Contract employment policy and research productivity of knowledge workers: An analysis of Spanish universities
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This article investigates how contract employment practices adopted by universities—fixed-term contracts and permanent contracts—impact research productivity measured in terms of publications in scholarly journals. The empirical application considers the Spanish public higher education system for the period 2002-2008. We report an inverse U-shaped relationship between the rate fixed-term contracts and the research productivity of Spanish universities. That is, contract policies based on fixed-term contracts are conducive to research productivity; however, beyond a critical threshold value increases in the proportion of fixed-term contracts are associated with declining research productivity. These findings reveal that contract employment policies shape research productivity, and that flexible and balanced contract practices are critical for enhancing universities’ research productivity. The results suggest that the excessive use of fixed-term contracts might create an unstable working environment that limits the universities’ capacity to capitalize on their knowledge workers. Policy implications and future research avenues are discussed.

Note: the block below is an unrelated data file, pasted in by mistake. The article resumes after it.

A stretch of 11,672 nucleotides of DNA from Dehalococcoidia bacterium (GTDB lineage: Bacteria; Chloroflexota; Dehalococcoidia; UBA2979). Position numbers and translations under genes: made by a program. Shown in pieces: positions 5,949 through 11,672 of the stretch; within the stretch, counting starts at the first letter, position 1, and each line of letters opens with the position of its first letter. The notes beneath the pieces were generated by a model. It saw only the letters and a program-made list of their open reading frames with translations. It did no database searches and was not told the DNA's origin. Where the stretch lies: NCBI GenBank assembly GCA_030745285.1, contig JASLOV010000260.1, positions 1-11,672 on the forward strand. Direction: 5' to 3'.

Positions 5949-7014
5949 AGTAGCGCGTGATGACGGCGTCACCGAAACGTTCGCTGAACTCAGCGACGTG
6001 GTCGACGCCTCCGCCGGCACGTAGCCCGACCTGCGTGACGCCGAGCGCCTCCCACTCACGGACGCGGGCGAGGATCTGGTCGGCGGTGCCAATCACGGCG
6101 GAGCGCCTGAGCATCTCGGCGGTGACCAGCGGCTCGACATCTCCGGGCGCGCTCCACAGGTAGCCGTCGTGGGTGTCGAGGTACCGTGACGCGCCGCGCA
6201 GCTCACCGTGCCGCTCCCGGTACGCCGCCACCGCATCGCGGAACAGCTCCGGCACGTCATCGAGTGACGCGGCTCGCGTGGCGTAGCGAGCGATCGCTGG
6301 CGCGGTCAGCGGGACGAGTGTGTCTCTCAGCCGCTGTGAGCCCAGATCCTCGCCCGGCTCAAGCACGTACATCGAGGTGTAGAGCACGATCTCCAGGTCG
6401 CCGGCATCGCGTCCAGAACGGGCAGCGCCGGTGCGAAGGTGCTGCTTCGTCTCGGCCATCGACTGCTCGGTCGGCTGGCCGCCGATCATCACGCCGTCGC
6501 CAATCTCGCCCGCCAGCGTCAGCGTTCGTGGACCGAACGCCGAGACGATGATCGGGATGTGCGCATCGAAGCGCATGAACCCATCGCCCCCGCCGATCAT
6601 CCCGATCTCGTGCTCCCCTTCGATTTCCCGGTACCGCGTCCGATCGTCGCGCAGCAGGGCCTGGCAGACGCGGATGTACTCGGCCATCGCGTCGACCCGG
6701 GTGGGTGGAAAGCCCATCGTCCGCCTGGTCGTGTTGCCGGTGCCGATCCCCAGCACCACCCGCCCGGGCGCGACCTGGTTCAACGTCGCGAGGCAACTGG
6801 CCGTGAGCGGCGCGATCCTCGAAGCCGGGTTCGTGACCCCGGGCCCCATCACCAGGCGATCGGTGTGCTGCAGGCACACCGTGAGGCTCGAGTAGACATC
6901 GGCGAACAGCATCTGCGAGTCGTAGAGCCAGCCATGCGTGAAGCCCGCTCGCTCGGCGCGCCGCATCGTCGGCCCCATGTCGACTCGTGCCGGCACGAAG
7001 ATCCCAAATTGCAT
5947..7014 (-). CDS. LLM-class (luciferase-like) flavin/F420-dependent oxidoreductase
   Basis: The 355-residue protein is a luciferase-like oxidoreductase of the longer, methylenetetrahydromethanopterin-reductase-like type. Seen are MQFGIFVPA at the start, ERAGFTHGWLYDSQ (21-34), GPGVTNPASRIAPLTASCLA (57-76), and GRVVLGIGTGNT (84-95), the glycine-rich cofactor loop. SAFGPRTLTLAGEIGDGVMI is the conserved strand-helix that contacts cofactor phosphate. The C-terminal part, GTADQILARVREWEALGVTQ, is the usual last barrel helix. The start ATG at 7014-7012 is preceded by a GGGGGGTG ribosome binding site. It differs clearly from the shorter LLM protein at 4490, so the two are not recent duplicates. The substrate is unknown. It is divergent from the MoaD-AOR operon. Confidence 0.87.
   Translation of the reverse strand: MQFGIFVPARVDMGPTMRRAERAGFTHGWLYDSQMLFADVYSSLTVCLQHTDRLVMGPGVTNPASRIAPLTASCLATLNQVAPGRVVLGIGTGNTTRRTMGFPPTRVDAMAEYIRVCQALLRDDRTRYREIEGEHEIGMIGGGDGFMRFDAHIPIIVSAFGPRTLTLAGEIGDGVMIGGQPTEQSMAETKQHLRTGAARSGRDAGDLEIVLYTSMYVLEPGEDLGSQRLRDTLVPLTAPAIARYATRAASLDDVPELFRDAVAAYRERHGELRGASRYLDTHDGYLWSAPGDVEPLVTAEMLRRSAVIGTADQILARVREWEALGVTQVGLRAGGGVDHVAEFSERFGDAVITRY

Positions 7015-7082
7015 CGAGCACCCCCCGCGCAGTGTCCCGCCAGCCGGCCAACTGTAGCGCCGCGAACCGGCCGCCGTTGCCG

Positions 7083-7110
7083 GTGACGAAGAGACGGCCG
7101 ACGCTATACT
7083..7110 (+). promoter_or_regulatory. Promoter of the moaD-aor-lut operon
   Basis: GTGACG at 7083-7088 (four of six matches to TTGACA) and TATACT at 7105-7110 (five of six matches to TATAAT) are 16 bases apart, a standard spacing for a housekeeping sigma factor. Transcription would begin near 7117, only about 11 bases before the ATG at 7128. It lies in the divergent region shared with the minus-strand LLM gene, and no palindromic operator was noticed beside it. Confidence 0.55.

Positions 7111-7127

CitationLafuente, E., Berbegal-Mirabent, J. Contract employment policy and research productivity of knowledge workers: An analysis of Spanish universities. "International journal of human resource management", 2019, vol. 30, núm.16 p. 2360-2386.